Will and Skill(s)
As I am sitting here in my basement office, beginning this piece, I am now a 35-year old man.
Far too old to even attempt to enter the Navy, which would be the first step to becoming a Navy SEAL.
Nor would I even attempt it at this stage of my life. Devon and Braxton depend on me, but I have often fantasized what would have happened if I was a young, single guy and I had the wisdom of life that I have now, compared to when I was 20.
In my fantasy world, I think I could have made ‘it’. I wouldn’t be worried about the physical tests, but I was always highly intrigued by knowing whether or not I could have made it mentally.
The SEALS are known for their mental and physical toughness. I have read many SEAL books and have even employed some of their methods into some of the ‘mental toughness’ portions of workouts at Newell Strength and in my own training as well.
But enough of my fantasy world. Why I am talking about SEALs in this article?
Well, I’ll tell ya why…
SEALs to me are associated with a certain mindset. And this article my friend, is about the biggest mindset myth and a new way to achieve success.
In my humble opinion, the biggest mistake that people make in terms of trying to create a habit (your entire life is nothing but a bunch of habits: what you eat, how you work, whom you hang out with) is they rely on will-power.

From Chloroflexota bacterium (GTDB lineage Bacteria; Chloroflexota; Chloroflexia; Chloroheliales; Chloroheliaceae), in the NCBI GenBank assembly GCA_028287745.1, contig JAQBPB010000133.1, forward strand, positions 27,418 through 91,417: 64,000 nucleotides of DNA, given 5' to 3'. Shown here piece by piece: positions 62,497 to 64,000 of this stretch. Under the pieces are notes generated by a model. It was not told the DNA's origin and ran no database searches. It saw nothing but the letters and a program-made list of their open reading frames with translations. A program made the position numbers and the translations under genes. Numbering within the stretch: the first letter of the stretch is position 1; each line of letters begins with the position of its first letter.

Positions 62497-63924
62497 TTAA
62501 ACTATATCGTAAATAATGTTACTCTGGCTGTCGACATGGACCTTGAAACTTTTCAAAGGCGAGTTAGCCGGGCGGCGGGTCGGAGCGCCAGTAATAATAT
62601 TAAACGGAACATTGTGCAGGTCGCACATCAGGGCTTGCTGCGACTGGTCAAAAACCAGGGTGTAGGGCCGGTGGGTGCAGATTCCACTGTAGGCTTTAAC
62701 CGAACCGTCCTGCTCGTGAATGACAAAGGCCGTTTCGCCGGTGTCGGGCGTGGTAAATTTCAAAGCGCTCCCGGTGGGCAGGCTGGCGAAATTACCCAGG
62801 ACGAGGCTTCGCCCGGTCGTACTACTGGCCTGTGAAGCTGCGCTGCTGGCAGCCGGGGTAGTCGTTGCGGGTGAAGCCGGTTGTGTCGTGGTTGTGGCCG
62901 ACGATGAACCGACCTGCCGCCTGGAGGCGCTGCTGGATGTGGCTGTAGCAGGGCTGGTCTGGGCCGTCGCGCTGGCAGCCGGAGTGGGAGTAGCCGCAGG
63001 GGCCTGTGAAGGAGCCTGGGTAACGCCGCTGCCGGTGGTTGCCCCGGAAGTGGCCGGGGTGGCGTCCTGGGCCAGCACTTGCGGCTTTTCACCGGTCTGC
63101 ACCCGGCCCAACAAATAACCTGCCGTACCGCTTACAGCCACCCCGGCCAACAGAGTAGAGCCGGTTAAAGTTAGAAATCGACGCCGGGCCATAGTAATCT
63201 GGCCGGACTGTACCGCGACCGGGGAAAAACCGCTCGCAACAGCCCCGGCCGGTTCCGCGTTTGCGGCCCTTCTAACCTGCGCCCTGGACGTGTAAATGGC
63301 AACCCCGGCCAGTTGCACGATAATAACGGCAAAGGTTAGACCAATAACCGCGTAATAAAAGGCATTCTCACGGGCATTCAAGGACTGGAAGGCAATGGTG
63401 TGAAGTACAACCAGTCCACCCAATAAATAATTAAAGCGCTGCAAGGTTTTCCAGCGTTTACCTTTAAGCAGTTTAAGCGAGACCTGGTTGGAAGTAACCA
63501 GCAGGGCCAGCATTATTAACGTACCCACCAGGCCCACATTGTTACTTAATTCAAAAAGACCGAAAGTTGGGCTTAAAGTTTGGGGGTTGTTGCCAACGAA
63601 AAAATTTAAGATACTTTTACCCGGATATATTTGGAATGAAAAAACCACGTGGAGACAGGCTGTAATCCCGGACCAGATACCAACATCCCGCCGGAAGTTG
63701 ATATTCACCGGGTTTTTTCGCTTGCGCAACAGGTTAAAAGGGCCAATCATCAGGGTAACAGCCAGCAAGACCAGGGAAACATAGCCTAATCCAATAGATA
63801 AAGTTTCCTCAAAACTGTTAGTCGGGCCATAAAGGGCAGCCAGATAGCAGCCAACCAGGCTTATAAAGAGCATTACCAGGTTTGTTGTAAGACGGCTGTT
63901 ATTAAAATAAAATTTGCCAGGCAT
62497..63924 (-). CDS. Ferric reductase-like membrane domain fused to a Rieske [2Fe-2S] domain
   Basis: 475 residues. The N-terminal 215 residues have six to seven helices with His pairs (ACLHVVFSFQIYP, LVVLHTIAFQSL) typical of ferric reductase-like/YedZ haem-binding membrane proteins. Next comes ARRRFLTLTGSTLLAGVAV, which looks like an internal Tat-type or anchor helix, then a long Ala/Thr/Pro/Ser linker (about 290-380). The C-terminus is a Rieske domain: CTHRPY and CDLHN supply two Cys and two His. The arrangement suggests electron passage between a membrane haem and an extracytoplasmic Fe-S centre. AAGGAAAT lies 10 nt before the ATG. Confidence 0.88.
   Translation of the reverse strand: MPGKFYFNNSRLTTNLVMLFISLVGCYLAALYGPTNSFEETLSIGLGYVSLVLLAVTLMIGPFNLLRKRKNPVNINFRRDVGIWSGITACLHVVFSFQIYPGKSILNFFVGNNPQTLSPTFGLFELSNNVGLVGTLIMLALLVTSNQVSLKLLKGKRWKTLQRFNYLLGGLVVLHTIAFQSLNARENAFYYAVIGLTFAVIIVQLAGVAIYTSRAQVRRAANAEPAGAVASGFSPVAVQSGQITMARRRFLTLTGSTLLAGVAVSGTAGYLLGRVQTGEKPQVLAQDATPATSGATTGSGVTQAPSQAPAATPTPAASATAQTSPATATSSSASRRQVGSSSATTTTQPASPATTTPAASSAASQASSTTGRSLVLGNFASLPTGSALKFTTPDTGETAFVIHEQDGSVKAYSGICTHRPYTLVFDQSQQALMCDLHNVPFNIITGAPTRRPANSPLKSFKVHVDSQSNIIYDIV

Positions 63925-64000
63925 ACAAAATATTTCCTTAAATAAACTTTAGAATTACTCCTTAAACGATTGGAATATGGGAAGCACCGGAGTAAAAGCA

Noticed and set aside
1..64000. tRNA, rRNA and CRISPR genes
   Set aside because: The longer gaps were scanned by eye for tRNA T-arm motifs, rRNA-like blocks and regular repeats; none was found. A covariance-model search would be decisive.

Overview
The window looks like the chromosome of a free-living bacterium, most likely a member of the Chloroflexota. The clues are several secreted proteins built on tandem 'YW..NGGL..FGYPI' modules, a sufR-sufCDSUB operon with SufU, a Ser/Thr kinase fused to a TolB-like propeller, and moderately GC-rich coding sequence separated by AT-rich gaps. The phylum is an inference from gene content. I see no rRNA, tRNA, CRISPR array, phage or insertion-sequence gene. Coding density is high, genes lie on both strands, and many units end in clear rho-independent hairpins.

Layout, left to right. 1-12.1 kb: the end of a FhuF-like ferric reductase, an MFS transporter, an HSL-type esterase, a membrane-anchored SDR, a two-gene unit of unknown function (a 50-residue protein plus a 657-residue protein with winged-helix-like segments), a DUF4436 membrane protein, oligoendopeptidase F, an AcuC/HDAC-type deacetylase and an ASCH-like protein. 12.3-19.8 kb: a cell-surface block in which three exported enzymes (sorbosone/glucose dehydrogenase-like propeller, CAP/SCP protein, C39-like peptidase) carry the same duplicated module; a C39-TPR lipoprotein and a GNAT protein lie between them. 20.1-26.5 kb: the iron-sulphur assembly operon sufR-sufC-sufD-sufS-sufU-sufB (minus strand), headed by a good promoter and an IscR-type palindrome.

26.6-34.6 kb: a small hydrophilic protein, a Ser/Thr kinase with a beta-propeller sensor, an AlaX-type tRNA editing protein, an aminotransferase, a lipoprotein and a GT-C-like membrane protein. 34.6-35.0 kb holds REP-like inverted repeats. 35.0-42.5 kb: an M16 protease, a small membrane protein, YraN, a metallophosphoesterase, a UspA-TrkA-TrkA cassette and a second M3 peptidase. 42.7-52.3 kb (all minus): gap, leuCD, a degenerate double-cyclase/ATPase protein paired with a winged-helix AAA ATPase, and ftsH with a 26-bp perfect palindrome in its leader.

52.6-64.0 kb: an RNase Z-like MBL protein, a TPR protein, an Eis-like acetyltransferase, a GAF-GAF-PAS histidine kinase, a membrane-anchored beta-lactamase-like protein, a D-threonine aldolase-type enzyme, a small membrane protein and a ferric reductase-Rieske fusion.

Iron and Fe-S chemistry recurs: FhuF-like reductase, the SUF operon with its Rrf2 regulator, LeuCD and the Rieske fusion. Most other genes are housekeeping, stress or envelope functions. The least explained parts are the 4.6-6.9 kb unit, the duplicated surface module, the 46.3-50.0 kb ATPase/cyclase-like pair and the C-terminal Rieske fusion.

Somewhere along the way, it was taught to us that will-power was the key to success. And while a little bit of it is great, too much will lead you right back to your starting point or perhaps even a lesser starting point from which you began.
The human brain (PFC) runs on will power. And that part of your brain runs on glucose. Once the glucose is ‘burned up’, you will go into a mental fog so to speak.
You have to let that area of your brain replenish before tapping back into it. Yes, you can try and push through it, but if you ever have in the past you will know that it feels like moving through quicksand.
And that is because you enter into a ‘tension zone’ and tension is pretty much like sand paper for creative thought.
What this also means though is that our supply of will power is finite. BUT, most people never use their will power at all.
They go through life like a robot, happy to be mediocre. They do what they are told and their entire life is one big comfy routine. They never try to get out of their comfort zone.
Being that most people never use their own will-power, you can and should use other people’s will power. How can you do this?
Simple, whatever it is that you are trying to do, whatever you are trying to achieve, tell them about it and tell them often. They are going to ask you about how your quest is coming along, and they will do this constantly if you tell enough people.
I’d say that nearly 100% of people that have lost significant amounts of weight and have kept it off have used this little trick. People start to cheer them on and every time they see them, they will ask, ‘How much more have you lost?’